The benefits for Joel Embiid's Sixers are not as obvious as with, say, Damian Lillard, because Lillard is a more dangerous offensive player on-ball with deeper and more consistent range than Beal. A Beal-Embiid pick-and-roll would not be as scary as with Lillard, simply because Beal is not as good of a playmaker as the Portland point guard. That said, he would draw a significant amount of attention away from Embiid, give the Sixers a big-time creator to turn the controls over to, and Beal only just turned 28 years old, giving him some additional years of physical prime to (potentially) share with Embiid.

And Beal, mind you, could stand to help Embiid in the Sixers in a lot of other ways on offense. The two-man game Embiid has succeeded in running has always been with a secondary offensive threat at best. With due respect to Seth Curry and JJ Redick, neither is anywhere close to Beal's level as a threat to punish defenses turning the corner on a handoff or attacking a closeout. Beal's lack of advanced playmaking can be hidden in some of those looks, and in an Embiid-centric offense, Philadelphia could tap into his off-ball shooting prowess, focusing on creating easy looks for him that don't involve Beal slaloming through multiple screens and defenders, saving some energy for the star guard to use elsewhere.

He could stand to save a bit more, because Beal has been an outright bad defender for years. Beal has gotten worse as he has assumed a heavier burden on offense, and you could make the case that he'd trend closer to passable with superior defensive coaching and an elite backline anchor in Embiid. But his effort on that end has been a regular issue, something that would have to be reckoned with in order to build a legitimate contender with him as a building block.

That fact, combined with Beal's aforementioned limitations as a playmaker, complicates trade discussions on Philly's end a bit. In a two-team deal, we can say with certainty that Ben Simmons and picks are where discussions would begin. But what else are you willing to concede if it takes more? He probably needs a dose of playmaking in the backcourt with him, which would make parting with Tyrese Maxey tough. And the defensive questions would increase Matisse Thybulle's importance to Philadelphia, who would certainly be pressed to include him by the Wizards.

(Ultimately, Beal is good enough and a clean enough fit that you can shove some of those questions aside. But personally, I think he's less of a "throw the kitchen sink at them" guy than Lillard.)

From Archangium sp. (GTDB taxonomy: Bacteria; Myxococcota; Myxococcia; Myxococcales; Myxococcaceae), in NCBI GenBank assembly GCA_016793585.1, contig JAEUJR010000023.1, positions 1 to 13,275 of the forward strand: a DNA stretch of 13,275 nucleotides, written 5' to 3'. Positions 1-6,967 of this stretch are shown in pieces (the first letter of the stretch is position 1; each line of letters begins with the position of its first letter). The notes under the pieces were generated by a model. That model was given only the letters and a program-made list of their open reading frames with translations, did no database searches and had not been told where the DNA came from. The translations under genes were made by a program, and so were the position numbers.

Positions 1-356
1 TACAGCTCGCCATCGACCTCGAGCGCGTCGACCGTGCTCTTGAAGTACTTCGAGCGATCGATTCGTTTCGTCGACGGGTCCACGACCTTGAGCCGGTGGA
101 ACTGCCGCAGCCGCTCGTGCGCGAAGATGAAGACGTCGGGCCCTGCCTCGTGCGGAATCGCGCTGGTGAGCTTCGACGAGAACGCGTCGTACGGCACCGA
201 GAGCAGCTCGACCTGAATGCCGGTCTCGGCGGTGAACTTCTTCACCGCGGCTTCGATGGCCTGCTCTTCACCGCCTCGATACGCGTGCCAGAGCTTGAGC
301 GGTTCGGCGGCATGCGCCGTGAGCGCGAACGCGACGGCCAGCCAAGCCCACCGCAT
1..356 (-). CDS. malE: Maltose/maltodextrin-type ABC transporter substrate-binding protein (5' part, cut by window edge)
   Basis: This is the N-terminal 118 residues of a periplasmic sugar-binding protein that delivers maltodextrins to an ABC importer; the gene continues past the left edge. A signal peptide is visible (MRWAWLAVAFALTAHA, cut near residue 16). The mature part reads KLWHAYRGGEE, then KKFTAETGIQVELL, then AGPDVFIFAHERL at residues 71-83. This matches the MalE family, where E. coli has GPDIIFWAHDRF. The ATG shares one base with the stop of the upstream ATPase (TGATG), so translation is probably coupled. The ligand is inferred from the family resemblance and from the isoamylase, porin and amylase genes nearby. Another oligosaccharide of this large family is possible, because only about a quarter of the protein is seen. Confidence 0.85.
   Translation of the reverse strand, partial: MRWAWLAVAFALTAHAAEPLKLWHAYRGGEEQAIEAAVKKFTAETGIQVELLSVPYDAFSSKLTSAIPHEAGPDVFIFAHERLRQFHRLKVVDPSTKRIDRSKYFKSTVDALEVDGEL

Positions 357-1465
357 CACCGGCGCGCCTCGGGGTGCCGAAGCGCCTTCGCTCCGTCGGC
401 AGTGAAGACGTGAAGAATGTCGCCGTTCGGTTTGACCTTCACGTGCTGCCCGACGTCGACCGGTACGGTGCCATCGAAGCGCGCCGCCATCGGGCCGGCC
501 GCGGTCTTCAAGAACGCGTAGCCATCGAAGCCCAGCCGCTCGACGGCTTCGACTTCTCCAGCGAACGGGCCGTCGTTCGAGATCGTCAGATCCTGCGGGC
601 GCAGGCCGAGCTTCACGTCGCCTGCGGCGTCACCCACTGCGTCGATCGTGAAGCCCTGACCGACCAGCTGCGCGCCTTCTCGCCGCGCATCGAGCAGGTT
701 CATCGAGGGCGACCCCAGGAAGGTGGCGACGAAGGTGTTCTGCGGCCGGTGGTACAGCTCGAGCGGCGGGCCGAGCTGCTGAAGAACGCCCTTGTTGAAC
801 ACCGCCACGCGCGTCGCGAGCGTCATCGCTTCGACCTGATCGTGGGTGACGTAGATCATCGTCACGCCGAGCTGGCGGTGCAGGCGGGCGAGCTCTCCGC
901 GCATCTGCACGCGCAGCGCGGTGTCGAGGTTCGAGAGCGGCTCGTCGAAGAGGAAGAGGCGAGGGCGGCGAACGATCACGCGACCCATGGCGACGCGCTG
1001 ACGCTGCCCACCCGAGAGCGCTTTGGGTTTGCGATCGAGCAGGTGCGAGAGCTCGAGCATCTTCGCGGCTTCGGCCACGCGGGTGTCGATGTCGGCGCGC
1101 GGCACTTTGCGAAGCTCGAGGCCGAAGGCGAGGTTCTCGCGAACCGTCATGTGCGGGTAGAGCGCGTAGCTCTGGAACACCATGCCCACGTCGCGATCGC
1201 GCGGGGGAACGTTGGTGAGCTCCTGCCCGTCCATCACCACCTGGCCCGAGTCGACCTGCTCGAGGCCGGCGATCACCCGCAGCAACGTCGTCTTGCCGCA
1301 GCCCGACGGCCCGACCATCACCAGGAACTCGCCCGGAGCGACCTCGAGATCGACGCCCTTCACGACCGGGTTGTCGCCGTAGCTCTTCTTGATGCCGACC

Looking at the landscape and how the Wizards typically operate, some of this discussion would hinge on what they're after and what Beal wants. If Beal pushes for an exit pre-draft, perhaps the Wizards pursue a quicker rebuild and prefer a package from the Warriors, who can offer multiple lottery picks in this year's draft on top of whatever else they're willing to offer down the road. Maybe Beal doesn't love Sam Cassell and a partnership with Embiid enough to turn down the opportunity to push for a trade to Miami, or team up with his St. Louis buddy Jayson Tatum in Boston. Any number of factors could leave Philly on the outside looking in here.

And then there's another big one — maybe Daryl Morey would rather wait for Lillard or another as-yet-unseen possibility that isn't available by the time Beal is shopped and shipped out. Beal is a dynamite scorer, but he is (probably) not a solution to Philly's problems all by himself. You could easily justify making a move for him anyway. If you can get a star right now rather than waiting for the hope of acquiring one down the road, it's almost always prudent to do so with the knowledge you can change things up later.

The big question now is whether Beal actually puts the wheels in motion for us to debate in the first place. Until he starts walking toward the exit door, things will remain stagnant. Get ready for a hectic week.